Trump has also claimed loudly and repeatedly that there was massive voter fraud in the election.  There is no evidence to support his claim, and much to the contrary, but Trump’s claims are less concerned with reality than with sowing confusion in advance of a calculated assault on voting rights in the next election.
Trump then issued a discriminatory executive order targeting Muslim refugees, visa holders, and would-be migrants.  Although his administration claims that the ban is not targeting Muslims, the countries it is set to affect (conspicuously omitting some where Trump does business) gives the lie to the claim, and Rudy Giuliani has bragged that he was commissioned by the administration to draw up an order that would introduce a “Muslim ban” through the back door.
Many of the people affected by this attack on global refugees are fleeing conflicts fueled if not started by the Republican Party, and jihadist groups have greeted the order with glee and enthusiasm.  Trump’s intervention in Yemen is calculated to create more refugees, but those too will find the door slammed in their faces.  In the meantime, Trump excoriates European countries for not spending enough on their militaries, ignoring the extent to which those countries subsidize irresponsible U.S. policy by taking in hundreds of thousands of refugees.
Trump’s nominee to be Attorney General, Jeff Sessions, has exhibited contempt for the Voting Rights Act, and is also said to be a brainchild of the discriminatory refugee executive order. When a judge issued a stay against Trump’s order, enforcement officers were ordered by their superiors to disobey, setting the administration on a collision course with courts. Heller soon has the opportunity to vote on the confirmation of DeVos, Sessions, and a host of other Trump nominees.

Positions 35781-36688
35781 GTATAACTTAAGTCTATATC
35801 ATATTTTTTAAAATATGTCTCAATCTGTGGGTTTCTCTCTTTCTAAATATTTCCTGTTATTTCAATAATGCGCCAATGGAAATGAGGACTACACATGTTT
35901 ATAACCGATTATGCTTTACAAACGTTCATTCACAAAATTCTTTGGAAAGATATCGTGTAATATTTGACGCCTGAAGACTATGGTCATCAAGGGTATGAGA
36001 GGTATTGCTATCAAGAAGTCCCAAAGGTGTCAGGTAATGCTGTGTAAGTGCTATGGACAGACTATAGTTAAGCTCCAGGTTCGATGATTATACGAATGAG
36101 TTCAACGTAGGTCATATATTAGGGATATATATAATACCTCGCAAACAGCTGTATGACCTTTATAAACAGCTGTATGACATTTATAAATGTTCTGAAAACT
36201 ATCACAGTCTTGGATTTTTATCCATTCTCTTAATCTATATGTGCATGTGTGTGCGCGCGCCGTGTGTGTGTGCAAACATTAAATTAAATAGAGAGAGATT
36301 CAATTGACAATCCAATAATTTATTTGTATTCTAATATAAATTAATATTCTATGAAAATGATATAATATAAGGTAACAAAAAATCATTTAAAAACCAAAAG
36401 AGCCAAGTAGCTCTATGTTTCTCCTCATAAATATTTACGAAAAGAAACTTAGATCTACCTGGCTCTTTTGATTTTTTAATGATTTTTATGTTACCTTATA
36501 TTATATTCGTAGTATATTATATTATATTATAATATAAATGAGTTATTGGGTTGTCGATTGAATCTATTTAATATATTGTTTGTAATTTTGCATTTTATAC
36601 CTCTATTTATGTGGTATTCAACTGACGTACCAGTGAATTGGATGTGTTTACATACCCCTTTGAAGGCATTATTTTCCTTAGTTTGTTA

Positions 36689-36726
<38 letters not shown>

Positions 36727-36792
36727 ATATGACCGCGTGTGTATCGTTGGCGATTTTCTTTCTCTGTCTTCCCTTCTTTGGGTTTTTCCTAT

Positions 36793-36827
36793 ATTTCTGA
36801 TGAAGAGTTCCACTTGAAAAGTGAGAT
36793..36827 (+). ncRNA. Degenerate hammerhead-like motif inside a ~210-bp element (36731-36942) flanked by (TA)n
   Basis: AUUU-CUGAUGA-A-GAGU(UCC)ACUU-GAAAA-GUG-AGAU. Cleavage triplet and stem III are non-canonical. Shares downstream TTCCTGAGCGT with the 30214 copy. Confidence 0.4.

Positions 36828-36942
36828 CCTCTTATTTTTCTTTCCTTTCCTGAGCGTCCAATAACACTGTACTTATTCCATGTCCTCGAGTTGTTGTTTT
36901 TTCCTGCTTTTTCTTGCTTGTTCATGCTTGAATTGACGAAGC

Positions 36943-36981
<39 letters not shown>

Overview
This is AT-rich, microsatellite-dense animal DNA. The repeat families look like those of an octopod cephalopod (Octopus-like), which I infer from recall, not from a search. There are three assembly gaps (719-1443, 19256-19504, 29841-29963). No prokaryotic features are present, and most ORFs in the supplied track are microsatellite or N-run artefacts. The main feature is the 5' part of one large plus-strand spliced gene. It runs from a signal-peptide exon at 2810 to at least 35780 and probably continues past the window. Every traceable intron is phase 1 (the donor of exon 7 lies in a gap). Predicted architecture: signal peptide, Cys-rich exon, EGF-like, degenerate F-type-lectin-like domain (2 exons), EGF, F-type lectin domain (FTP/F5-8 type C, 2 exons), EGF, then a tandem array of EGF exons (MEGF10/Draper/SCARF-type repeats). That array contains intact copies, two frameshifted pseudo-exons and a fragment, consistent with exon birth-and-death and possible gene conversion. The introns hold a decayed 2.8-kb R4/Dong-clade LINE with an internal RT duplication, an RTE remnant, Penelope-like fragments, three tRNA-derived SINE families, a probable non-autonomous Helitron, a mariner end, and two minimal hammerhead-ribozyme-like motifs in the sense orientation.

Dean Heller has attempted to shield himself from scrutiny by asking a few probing questions of Trump’s treasury nominee, while refusing to speak with clarity on some of Trump’s other disturbing nominees, or the disturbingly authoritarian character of the administration.
Nevadans, who made their preferences clear in November, need their voices heard.  Catherine Cortez Masto is doing her bit to push back against the unconstitutional actions of the administration and its discriminatory rhetoric and practice.  Governor Brian Sandoval has warned that “lives are at stake” if Trump and the Republicans repeal Obamacare without a serious replacement.
But Nevadans are still waiting on Dean Heller.  What does he think about the threatened assault on voting rights, the discriminatory executive orders directed at Muslims, the turning back of vetted refugees, and the contempt for the courts?  I wonder what Heller thinks about the sidelining of the uniformed military, the plunder of public funds for the private sector, and attacks on healthcare, access to which should be a fundamental social right of all Americans.
It’s time to hear more from Dean Heller.  And crucially, it’s time for him to match words with action.  Nothing less is required to protect our states and the welfare of its citizens, and to defend the constitution against an authoritarian administration.  Senator Heller, please stand up, speak out, and act.  We could be in the twilight of American democracy, and we need all hands on deck.